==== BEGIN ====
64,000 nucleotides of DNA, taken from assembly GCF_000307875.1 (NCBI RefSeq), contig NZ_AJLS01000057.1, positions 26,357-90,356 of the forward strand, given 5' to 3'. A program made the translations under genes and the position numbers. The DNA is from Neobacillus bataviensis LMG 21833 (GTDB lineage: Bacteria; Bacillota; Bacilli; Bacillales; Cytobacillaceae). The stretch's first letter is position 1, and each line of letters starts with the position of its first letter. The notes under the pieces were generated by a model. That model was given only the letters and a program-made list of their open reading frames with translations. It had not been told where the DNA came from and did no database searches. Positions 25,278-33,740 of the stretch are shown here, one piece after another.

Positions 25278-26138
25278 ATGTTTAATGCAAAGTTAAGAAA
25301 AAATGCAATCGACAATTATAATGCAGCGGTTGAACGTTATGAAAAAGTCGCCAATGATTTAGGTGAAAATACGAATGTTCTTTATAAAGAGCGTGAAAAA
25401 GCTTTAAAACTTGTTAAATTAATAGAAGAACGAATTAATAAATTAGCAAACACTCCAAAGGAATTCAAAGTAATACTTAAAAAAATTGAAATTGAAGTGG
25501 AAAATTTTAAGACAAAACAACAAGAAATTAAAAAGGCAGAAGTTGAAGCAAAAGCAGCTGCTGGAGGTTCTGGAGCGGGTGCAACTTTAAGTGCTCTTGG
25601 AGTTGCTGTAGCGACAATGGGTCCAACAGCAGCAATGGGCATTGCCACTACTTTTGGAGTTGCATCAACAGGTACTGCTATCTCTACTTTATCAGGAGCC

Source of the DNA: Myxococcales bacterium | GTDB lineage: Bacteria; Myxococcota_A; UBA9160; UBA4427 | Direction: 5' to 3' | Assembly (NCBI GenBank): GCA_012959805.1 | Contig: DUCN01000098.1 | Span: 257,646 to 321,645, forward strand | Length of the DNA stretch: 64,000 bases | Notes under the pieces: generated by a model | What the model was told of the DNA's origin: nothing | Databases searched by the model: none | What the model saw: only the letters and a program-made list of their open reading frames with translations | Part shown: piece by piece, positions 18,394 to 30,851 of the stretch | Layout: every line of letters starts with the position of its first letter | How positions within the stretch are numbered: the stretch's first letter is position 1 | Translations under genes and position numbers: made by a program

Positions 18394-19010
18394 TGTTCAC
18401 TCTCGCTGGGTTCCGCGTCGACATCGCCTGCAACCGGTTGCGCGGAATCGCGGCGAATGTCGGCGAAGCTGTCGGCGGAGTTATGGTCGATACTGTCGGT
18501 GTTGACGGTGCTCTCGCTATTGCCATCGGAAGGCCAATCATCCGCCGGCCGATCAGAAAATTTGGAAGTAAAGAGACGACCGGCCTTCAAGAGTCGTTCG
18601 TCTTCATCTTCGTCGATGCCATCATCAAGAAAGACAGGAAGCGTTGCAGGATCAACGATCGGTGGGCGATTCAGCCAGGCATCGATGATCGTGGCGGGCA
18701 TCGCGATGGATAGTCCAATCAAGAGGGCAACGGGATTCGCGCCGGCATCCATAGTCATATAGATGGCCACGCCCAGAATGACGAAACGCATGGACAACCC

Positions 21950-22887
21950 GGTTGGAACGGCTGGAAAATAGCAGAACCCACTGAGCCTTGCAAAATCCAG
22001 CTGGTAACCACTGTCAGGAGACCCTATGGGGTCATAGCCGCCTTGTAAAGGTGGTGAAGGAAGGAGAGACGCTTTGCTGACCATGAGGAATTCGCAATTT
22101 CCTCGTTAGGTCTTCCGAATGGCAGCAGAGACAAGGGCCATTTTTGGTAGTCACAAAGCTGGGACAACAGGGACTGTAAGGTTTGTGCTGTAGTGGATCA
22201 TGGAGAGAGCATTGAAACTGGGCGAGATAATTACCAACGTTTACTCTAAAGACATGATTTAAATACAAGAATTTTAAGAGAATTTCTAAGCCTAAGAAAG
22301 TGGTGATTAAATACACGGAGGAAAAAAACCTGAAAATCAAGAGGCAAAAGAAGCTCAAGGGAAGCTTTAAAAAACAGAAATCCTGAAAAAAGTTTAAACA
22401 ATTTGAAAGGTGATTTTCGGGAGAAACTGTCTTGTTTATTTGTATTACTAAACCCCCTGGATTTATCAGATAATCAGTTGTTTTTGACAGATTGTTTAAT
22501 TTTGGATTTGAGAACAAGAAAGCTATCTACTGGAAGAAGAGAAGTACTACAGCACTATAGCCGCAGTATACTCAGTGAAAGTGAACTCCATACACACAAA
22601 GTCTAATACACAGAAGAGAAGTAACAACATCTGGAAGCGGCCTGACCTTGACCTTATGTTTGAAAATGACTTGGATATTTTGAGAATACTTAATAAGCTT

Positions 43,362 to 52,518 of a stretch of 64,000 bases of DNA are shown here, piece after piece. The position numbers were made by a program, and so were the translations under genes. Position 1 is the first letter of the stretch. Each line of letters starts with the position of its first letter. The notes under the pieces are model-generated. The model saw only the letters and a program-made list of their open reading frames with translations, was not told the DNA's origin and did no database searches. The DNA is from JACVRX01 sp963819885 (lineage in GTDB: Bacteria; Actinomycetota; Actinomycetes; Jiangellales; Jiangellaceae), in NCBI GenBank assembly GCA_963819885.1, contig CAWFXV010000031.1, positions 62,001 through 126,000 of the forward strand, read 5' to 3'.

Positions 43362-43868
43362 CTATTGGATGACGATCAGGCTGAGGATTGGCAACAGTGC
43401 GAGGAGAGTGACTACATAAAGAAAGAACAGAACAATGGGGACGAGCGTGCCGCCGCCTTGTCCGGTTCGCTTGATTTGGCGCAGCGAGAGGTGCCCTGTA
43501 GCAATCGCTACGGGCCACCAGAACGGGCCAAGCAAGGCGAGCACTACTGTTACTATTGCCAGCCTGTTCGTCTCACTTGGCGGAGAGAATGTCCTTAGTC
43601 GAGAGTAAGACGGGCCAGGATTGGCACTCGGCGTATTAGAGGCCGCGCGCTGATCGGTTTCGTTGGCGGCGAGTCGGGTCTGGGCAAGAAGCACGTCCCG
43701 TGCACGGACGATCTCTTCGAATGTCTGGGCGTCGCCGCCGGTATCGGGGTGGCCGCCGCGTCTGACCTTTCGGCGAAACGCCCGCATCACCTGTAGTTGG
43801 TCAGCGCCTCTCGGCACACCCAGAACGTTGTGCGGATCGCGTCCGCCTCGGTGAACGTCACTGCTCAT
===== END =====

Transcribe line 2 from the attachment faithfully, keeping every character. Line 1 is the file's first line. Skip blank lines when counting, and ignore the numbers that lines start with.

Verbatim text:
Positions 25278-26138